The President of the Board of Trade believed the case for releasing the documents was 'overwhelming'. He agreed to sign a Public Interest Immunity certificate (PII) only after 'significant amendments' and Sir Nicholas Lyell, the Attorney General, had told him he had a duty to sign and could not refuse.
Mr Heseltine also received assurances that his concerns would be relayed to the trial judge. Sir Nicholas told him the unusual drafting of his certificate would alert the judge and jury and that the point could be reinforced orally, if necessary, by counsel for the prosecution. He later learnt the trial judge was not informed.
After the trial collapsed he found it 'incredible' when the Attorney General, contrary to previous advice, said ministers did not have a duty to claim PII in every case where documents were sought.
Last night, Sir Nicholas sought to pre- empt any attempt to make him a scapegoat. A statement from his office said: 'The Attorney General's advice on PIIs has remained consistent. The fact that it is for the court to determine the balance of the overall public interest was pointed out in Mr Heseltine's PII certificate.' The PII shown to the judge was 'expressly amended' after consultation with Sir Nicholas and counsel for the prosecution.
Mr Heseltine told of his growing unease when first asked to sign a PII. He thought it odd the defendants were not being prosecuted for exporting equipment contrary to government restrictions but because they had lied about it. He learnt the Government failed to revoke export licences despite knowing equipment was destined for Iraqi munition factories, and had granted new licences. There were also close links between the security services and Matrix Churchill.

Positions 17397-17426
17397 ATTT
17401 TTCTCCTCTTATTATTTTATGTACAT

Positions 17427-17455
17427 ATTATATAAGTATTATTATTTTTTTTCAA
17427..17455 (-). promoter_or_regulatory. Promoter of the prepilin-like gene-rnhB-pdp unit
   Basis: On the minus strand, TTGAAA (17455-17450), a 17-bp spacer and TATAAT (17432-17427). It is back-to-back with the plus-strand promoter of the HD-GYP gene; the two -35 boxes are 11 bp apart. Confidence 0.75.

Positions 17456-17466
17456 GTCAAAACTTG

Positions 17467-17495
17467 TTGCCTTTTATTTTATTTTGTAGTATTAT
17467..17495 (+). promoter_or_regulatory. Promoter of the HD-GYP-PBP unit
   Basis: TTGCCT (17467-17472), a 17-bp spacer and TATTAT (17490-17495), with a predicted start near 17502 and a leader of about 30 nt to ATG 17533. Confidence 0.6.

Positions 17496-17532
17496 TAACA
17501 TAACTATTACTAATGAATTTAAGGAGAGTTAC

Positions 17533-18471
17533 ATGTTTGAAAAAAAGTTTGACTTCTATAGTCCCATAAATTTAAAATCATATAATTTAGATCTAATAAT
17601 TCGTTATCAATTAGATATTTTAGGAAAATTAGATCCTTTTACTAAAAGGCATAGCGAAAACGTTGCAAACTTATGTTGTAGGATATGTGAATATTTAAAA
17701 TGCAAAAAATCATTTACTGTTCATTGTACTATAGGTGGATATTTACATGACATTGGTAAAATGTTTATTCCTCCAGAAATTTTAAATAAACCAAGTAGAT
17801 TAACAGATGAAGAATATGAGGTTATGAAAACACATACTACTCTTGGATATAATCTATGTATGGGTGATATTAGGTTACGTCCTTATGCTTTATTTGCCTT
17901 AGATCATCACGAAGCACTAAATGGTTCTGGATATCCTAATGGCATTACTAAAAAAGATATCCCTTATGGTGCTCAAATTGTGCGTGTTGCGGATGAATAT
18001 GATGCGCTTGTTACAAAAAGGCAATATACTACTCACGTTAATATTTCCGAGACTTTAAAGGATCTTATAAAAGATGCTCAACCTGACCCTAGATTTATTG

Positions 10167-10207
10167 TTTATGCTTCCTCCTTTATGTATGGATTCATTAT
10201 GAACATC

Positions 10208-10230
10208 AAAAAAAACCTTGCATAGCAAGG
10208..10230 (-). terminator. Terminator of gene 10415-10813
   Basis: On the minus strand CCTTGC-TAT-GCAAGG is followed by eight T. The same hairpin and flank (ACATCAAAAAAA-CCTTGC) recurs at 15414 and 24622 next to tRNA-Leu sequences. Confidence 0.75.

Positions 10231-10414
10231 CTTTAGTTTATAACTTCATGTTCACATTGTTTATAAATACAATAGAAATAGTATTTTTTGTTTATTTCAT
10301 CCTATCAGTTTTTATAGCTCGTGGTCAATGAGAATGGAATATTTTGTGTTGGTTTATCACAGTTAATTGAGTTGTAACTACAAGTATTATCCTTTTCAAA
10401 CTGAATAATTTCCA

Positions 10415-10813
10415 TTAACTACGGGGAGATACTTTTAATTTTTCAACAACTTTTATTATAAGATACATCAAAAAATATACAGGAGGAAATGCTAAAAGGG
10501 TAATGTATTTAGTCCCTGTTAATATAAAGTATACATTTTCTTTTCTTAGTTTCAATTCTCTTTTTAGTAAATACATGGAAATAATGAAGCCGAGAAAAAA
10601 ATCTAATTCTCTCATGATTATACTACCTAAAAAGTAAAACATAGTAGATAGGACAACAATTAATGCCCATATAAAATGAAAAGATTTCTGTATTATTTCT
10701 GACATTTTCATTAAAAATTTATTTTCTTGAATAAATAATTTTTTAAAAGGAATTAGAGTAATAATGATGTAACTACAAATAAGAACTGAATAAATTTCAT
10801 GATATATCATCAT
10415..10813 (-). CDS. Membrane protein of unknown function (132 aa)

Mr Heseltine felt he was being asked to prevent such information being used legitimately by the defence.
Concerned at not being given sufficient time to consider the implications, he called senior officials to an emergency meeting. There he refused to sign the PII, which stated the documents' disclosure would be 'injurious to the public interest'. One concern was if the PII was overruled by the judge, making it look as if he had been part of a cover-up. 'As far as I was concerned, I had read enough to satisfy myself these documents were relevant and should not be withheld.'
Quoting Winston Churchill, he told officials: 'Up with this I will not put.'
He discussed his refusal with the Attorney General, who told him he had a duty to sign to protect a class of government documents. He said he supported the principle of protecting officials' advice to ministers, but insisted his PII be altered to 'flag up' his worries to the judge.
After the trial collapsed he urged John Major not to answer any more parliamentary questions. He warned that ministers were on 'shifting sands' and matters should be left to the Scott inquiry which it had just announced.
The inquiry resumes tomorrow.Reuse content